Dovish – or to be a dove – means to believe that low interest rates will improve the health of the economy. The term is usually reserved for Central bank members but can also be used to describe politicians or journalists who campaign for low rates.

Doves argue that low interest rates boost the economy by encouraging people to borrow and spend more. If interest rates are low, people are more likely to take out mortgages, loans or credit cards and spend more money. This is known as ‘loose’ monetary policy.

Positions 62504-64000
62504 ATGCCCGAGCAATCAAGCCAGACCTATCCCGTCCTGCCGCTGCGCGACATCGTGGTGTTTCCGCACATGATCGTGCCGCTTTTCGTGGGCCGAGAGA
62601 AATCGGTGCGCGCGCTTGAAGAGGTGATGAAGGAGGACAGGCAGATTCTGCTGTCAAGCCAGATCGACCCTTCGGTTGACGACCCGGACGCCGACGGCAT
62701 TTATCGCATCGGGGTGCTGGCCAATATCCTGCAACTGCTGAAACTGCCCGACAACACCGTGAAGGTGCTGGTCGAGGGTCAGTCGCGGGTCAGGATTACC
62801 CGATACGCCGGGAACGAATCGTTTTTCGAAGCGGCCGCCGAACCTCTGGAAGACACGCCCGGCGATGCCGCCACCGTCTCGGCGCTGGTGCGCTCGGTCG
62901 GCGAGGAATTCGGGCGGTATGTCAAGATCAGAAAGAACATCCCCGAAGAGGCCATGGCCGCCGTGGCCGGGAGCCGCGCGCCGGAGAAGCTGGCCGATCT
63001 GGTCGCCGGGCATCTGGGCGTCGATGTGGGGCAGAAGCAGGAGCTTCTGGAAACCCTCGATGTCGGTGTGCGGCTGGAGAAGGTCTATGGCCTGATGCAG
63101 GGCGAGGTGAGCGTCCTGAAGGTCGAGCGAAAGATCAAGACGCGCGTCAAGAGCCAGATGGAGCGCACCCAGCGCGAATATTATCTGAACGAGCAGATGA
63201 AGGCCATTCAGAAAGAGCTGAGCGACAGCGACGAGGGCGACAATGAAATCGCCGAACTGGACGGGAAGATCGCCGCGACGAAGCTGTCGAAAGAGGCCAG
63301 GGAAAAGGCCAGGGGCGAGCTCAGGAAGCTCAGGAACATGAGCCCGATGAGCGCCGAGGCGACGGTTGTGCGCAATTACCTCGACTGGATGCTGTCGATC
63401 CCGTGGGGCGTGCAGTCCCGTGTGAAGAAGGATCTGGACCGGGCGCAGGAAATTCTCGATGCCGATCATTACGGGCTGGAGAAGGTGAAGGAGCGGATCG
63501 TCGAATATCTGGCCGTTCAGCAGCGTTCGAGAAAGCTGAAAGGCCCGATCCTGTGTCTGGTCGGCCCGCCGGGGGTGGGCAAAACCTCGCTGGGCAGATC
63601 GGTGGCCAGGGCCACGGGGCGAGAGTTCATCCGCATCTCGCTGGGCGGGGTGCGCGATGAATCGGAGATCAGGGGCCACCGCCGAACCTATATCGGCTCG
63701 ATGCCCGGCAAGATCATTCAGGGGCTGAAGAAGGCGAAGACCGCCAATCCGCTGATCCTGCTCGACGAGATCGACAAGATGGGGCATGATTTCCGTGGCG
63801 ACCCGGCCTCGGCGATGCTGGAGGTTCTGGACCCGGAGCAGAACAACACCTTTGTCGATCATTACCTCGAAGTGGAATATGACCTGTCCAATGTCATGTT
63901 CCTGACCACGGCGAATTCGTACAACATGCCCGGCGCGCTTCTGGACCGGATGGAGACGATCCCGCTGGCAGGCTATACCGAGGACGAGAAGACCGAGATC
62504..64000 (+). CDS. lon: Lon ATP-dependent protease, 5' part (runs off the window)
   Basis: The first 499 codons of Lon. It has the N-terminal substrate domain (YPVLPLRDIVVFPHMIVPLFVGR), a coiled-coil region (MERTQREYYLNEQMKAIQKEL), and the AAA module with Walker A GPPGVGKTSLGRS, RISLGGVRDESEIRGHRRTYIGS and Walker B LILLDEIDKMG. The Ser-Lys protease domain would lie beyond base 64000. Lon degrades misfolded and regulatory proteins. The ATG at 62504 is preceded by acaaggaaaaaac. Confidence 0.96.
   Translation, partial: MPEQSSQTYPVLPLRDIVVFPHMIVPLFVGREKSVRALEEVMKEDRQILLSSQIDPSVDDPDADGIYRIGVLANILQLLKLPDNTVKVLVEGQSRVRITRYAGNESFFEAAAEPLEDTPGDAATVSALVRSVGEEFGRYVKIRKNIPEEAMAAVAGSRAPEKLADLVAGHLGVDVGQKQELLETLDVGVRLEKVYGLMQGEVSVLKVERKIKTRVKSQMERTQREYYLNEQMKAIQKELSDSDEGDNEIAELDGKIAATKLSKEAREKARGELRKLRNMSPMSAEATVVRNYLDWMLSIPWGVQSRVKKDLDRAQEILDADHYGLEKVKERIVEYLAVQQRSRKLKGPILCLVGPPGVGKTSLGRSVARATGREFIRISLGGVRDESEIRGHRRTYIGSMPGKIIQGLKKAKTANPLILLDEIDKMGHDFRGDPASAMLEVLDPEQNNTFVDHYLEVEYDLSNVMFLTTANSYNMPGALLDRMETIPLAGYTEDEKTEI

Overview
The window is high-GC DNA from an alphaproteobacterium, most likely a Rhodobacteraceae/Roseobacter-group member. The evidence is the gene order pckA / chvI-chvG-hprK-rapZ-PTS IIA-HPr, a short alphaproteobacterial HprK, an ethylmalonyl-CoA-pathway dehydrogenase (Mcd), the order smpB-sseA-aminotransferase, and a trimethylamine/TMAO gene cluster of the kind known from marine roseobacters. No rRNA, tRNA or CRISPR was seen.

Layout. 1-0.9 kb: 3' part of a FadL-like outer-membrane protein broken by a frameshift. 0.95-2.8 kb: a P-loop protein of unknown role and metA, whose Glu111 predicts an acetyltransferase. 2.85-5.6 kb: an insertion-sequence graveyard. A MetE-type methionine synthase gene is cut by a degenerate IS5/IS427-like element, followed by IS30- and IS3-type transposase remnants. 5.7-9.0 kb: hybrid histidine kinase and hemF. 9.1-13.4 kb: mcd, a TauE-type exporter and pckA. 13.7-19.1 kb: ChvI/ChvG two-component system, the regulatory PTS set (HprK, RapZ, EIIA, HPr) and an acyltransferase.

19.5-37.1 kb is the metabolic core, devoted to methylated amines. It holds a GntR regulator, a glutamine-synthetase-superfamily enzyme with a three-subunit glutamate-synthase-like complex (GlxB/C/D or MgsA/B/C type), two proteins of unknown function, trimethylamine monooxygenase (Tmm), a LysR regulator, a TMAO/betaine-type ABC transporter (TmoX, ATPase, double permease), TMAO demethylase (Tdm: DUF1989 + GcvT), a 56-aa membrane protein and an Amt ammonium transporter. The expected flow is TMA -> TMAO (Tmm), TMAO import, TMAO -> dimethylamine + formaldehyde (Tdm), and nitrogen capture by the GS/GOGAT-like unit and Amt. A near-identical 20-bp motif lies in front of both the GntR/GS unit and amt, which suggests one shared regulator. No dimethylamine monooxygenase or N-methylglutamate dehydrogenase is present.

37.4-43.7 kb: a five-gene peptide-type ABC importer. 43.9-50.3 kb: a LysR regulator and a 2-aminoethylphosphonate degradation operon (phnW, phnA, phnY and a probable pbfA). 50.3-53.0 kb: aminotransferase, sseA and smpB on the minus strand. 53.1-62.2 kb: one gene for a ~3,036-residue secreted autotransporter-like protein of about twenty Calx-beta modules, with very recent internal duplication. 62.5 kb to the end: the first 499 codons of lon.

This extra spending creates more jobs across all sectors, from retail and manufacturing to housing. Extra demand causes prices to increase at the same time that higher employment is pushing up wages.

See hawkish.

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